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Demand shock behind global bottlenecks expected to subside in months, says WTO

Bottlenecks in global trade are more the result of spikes in demand than supply chain problems, with pressure expected to ease in coming months, the World Trade Organization (WTO) chief economist said on Monday. ).

The WTO had predicted in October that demand for goods would slow in early 2022.

However, that was before the Omicron variant of the coronavirus led to restrictions on activity, including the postponement of the WTO ministerial meeting.

The agency’s chief economist, Robert Koopman, said consumers continued to direct spending towards goods rather than services as they could not or preferred not to dine out or travel on vacation.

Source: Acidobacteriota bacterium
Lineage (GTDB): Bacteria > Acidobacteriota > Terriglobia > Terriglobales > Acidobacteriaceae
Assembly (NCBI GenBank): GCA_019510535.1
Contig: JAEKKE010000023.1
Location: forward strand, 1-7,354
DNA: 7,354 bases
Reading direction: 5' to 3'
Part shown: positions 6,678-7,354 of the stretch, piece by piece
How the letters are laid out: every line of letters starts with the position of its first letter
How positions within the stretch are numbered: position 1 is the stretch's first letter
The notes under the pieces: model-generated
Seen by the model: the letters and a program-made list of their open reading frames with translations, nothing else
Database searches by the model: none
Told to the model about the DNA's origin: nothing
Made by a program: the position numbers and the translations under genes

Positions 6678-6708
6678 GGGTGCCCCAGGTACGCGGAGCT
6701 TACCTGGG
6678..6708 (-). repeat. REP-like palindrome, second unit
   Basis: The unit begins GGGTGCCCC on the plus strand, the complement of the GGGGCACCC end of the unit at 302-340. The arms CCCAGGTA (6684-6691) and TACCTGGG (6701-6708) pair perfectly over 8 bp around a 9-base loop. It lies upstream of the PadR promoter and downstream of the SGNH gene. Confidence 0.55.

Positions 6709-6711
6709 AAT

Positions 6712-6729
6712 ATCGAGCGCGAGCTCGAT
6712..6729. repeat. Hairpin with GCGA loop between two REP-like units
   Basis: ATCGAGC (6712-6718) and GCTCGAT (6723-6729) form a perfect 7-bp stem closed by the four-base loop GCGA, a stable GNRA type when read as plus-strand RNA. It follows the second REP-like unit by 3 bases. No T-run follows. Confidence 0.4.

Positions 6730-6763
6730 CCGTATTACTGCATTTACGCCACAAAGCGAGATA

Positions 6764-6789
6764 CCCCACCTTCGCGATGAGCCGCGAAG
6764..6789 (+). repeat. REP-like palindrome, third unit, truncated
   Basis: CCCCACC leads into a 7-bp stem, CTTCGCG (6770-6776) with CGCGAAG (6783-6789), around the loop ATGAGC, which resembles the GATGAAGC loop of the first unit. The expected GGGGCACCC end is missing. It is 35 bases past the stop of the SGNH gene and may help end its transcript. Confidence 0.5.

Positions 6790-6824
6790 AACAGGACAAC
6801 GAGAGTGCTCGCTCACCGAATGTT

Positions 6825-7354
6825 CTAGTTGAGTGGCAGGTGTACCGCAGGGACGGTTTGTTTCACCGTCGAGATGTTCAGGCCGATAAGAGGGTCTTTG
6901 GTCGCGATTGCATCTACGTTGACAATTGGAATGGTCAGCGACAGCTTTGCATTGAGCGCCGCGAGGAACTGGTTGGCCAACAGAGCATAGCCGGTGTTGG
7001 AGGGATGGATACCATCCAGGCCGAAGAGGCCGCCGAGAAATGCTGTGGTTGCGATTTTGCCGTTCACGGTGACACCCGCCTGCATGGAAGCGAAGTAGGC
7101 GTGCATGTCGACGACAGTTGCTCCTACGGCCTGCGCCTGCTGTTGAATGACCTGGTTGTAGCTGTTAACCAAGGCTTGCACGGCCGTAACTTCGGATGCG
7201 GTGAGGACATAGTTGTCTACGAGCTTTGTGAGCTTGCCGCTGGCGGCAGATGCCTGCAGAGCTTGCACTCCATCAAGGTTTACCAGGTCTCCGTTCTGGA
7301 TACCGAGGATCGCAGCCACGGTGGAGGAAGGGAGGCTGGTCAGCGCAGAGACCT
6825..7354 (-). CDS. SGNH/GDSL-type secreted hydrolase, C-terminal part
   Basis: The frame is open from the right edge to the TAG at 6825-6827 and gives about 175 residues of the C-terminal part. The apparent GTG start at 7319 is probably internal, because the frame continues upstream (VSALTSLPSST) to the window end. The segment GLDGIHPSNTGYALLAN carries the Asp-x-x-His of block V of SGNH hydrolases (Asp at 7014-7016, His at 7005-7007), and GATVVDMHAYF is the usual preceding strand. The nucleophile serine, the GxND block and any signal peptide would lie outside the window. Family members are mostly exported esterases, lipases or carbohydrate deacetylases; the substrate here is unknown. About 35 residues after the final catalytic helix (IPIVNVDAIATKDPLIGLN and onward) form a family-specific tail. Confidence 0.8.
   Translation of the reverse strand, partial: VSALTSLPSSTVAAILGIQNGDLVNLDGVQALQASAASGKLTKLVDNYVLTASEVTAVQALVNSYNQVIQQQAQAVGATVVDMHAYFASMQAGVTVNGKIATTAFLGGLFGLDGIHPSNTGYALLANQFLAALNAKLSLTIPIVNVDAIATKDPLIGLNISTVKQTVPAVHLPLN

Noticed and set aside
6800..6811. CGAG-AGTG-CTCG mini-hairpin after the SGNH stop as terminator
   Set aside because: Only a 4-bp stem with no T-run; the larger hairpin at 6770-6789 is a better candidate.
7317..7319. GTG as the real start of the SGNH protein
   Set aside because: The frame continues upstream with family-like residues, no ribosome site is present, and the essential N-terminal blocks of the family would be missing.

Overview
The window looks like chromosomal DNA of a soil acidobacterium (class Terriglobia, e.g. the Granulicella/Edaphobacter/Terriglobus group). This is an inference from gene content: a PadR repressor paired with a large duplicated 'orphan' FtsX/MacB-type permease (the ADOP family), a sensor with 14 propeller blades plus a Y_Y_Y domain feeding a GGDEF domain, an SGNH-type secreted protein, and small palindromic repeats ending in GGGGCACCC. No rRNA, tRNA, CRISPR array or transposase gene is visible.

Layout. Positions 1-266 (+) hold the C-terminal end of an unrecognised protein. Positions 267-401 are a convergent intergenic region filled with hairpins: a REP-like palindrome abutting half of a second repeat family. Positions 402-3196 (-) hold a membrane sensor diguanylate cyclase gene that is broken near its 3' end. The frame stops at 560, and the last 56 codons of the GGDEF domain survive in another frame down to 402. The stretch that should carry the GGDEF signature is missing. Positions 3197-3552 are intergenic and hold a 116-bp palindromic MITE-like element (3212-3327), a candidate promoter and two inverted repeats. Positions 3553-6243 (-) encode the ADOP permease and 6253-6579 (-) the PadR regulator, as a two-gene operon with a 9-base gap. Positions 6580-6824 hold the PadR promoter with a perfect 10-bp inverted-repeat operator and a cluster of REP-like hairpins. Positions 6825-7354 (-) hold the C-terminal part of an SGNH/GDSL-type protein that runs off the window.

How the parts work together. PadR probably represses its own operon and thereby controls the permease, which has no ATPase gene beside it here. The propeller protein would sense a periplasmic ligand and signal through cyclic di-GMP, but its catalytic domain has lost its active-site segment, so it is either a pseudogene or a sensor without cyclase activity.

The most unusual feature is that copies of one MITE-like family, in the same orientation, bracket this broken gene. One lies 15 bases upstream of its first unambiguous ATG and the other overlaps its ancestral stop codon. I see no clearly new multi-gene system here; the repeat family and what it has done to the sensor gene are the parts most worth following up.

Koopman said that for trade in goods, excess demand likely explains two-thirds to three-quarters of the apparent shortage of goods.

“It still remains that this change in demand composition, supported by appropriately aggressive and swift fiscal and monetary policies, has resulted in this scenario where many people write about supply chain disruptions,” he told Reuters.

“I’m pretty confident that in the next three or four months we’ll see inflationary pressures ease,” he said, referring to most traded goods and not considering a new geopolitical or health shock.

Some companies, however, have warned that commercial channels have become so clogged that it could take until next year for business to return to normal.

Source: CNN Brasil

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